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posted on 13 April 2015

Consumers Expectations Rebounded in March 2015

from the New York Fed

Results from the March 2015 Survey of Consumer Expectations suggest that expectations have rebounded compared to last month. In particular, after a marked decline in February, expectations about home prices, earnings growth and household spending returned to levels that prevailed during the second half of 2014.

Other findings from the March 2015 Survey include:


  • The median one-year and three-year ahead inflation expectations at 2.9 percent remained essentially unchanged compared to last month.
  • After a marked decline in February, the median one year ahead house price inflation expectation bounced back, increasing 0.4 percentage points to 3.4 percent. The increase was relatively consistent across demographic groups, but was most pronounced for respondents with higher income and respondents living in the Midwest.
  • Expectations about one year ahead gasoline price changes again showed substantial month-to-month volatility: After a sharp increase last month, the median decreased by 2.7 percentage points to 5.9 percent in March.

Labor Market

  • After a steep decline in February, the median one year ahead earnings growth expectation increased by 0.4 percentage points to 2.6 percent, the second highest level since the series began in June 2013. Although relatively consistent across demographic groups, the increase is most notable for respondents with lower education and lower income.
  • Job separation expectations increased slightly. The average perceived probability of leaving one's job voluntarily increased by 0.3 percentage point to 21.5 percent, while the average perceived probability of losing one's job increased by 0.7 percentage points to 15.0 percent.
  • The mean probability of finding a job in the next three months (conditional on losing one's job today) increased for the fourth consecutive month to 55.7 percent, the highest level since the inception of the survey in June 2013. The increase was driven primarily by individuals with higher income and with a college education.

Household Finance

  • One year ahead median household income growth expectations increased by 0.2 percentage points to 2.9 percent, the highest level in the series.
  • After a marked decline last month, one year ahead household spending expectations increased by 0.7 percentage point to 4.5 percent, returning to levels more consistent with those observed in recent months. The increase was consistent across demographic subgroups.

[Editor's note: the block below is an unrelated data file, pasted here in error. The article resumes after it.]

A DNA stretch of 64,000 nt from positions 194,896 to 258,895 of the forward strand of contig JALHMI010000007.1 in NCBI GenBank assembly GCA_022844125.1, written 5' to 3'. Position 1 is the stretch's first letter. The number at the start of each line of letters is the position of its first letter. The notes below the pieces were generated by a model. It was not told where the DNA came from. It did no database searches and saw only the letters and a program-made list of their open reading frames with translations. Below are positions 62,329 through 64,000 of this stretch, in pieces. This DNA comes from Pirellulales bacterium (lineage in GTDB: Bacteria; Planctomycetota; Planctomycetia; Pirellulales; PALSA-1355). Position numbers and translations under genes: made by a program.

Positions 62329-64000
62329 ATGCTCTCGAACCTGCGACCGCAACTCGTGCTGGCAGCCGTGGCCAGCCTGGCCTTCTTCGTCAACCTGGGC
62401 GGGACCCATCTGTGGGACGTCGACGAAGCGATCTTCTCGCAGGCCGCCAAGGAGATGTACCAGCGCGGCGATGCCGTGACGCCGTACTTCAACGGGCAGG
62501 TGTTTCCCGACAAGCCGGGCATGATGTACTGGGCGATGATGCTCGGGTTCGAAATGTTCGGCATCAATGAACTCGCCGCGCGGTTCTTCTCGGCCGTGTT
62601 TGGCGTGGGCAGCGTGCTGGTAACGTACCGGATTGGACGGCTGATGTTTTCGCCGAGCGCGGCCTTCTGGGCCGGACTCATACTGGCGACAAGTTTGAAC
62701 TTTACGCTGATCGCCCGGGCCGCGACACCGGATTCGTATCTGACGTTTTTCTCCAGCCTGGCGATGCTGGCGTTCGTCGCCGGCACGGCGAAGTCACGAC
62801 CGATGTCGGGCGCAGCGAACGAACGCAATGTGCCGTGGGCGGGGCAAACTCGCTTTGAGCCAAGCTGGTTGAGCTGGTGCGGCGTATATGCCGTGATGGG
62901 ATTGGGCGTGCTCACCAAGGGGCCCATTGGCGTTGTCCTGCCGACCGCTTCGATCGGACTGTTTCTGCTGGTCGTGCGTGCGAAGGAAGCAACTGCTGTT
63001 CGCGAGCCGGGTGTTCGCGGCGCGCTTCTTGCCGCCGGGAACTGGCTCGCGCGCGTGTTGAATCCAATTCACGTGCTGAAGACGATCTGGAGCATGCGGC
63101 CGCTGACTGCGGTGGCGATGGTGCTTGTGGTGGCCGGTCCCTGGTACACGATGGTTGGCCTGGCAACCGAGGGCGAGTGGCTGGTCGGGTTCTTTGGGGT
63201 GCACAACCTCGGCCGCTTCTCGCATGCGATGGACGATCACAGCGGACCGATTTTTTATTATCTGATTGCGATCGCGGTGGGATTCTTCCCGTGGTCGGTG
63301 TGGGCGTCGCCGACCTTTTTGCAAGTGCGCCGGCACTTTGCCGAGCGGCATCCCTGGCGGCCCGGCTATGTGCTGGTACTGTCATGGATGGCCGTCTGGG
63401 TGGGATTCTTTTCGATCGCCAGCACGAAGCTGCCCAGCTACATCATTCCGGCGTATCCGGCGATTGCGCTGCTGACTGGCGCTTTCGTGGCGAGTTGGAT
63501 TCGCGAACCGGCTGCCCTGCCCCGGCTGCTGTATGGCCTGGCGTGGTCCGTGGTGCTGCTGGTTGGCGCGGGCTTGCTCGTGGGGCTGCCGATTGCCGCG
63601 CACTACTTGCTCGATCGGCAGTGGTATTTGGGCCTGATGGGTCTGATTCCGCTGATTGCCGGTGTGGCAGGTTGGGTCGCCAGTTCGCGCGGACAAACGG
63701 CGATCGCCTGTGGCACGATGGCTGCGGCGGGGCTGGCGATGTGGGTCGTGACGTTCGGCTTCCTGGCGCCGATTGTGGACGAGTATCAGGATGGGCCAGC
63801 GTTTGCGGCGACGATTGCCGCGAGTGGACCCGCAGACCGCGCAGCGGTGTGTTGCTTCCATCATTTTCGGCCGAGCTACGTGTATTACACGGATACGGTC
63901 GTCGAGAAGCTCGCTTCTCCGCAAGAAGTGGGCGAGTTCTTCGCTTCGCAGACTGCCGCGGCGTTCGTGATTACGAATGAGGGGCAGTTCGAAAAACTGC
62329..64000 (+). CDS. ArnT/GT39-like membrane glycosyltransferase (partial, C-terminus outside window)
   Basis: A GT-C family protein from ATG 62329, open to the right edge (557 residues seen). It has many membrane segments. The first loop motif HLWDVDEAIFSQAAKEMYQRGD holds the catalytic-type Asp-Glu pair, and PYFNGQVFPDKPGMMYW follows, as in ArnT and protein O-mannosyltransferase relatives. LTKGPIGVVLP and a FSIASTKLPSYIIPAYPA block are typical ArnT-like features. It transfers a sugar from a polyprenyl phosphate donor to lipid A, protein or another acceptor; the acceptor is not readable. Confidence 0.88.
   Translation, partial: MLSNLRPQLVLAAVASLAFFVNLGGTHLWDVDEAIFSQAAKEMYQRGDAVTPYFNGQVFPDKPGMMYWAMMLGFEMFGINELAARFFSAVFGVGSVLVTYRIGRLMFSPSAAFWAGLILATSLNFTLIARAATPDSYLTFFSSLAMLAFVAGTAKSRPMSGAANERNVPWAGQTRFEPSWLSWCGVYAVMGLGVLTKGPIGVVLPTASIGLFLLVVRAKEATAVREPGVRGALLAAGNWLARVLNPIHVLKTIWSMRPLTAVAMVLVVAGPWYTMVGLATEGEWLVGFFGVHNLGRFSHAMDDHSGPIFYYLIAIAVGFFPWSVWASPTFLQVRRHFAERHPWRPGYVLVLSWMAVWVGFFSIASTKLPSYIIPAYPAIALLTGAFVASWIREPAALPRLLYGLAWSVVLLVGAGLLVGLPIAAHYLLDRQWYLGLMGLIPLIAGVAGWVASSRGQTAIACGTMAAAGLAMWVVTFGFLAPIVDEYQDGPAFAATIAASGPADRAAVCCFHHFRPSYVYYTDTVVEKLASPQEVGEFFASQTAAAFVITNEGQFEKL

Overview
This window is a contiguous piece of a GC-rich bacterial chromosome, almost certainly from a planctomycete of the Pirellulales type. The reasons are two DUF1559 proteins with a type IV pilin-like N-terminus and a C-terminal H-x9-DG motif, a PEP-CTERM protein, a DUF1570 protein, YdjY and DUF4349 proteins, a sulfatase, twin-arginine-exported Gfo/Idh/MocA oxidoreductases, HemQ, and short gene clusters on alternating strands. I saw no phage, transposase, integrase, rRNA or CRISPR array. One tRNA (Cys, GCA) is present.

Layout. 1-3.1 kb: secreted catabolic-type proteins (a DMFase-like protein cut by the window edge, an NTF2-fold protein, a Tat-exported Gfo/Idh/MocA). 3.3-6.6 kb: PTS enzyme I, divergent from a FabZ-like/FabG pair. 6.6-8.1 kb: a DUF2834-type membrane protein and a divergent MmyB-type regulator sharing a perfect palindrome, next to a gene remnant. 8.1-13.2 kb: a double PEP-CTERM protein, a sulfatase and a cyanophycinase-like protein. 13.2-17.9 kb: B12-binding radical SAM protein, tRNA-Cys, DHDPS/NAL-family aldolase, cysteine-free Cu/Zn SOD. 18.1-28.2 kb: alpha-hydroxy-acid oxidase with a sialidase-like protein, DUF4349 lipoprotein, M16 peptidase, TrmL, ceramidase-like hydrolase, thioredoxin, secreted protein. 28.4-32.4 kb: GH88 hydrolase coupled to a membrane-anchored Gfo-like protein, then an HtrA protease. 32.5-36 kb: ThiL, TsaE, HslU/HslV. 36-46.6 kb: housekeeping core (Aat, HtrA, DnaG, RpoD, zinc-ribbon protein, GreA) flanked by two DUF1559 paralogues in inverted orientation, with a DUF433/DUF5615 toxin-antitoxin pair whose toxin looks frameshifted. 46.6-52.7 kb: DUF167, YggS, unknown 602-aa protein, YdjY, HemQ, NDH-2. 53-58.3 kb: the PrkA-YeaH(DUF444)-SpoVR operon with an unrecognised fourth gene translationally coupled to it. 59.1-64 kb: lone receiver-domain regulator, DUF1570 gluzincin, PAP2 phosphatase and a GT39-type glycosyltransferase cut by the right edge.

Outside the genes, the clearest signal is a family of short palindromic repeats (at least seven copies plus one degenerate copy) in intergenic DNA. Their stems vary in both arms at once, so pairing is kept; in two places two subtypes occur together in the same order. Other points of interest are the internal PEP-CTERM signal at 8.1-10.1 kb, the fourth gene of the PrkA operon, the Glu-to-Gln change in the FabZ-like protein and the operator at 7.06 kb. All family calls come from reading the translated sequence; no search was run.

• Expected (and perceived) change in credit availability a year from now or compared to a year ago remained essentially unchanged compared to the last month. The average probability of missing a minimum debt payment over the next three months increased by 0.4 percentage points to 12.4 percent.

About the Survey of Consumer Expectations

The SCE contains information about how consumers expect overall inflation and prices for food, gas, housing and education to behave. It also provides insight into Americans' views about job prospects and earnings growth and their expectations about future spending and access to credit. The SCE also provides measures of uncertainty in expectations for the main outcomes of interest. Expectations are also available by age, geography, income, education and numeracy.

The SCE is a nationally representative, internet-based survey of a rotating panel of approximately 1,200 household heads. Respondents participate in the panel for up to twelve months, with a roughly equal number rotating in and out of the panel each month. Unlike comparable surveys based on repeated cross-sections with a different set of respondents in each wave, our panel allows us to observe the changes in expectations and behavior of the same individuals over time.

The survey is conducted on our behalf by The Demand Institute, a non-profit organization jointly operated by The Conference Board and Nielsen.

About the SCE Credit Access Survey

The SCE Credit Access Survey, fielded as part of the SCE (Survey of Consumer Expectations), provides information on consumers' experiences and expectations regarding credit demand and credit access. Every four months, SCE panelists are asked whether they applied for credit in the past 12 months, and the resulting outcomes. They are also asked about their expectations of applying for credit over the next twelve months, and the perceived likelihood of those applications being accepted. We collect this information for five specific credit products: auto loans, credit cards, credit card limit increases, mortgages, and mortgage refinancing. Survey findings (in instances with sufficient sample sizes) are also presented separately by age and self-reported credit score subgroups.

A full set of interactive charts detailing the monthly SCE Credit Access Survey findings can be found here.

More information about the SCE survey goals, design, and content can be found here.

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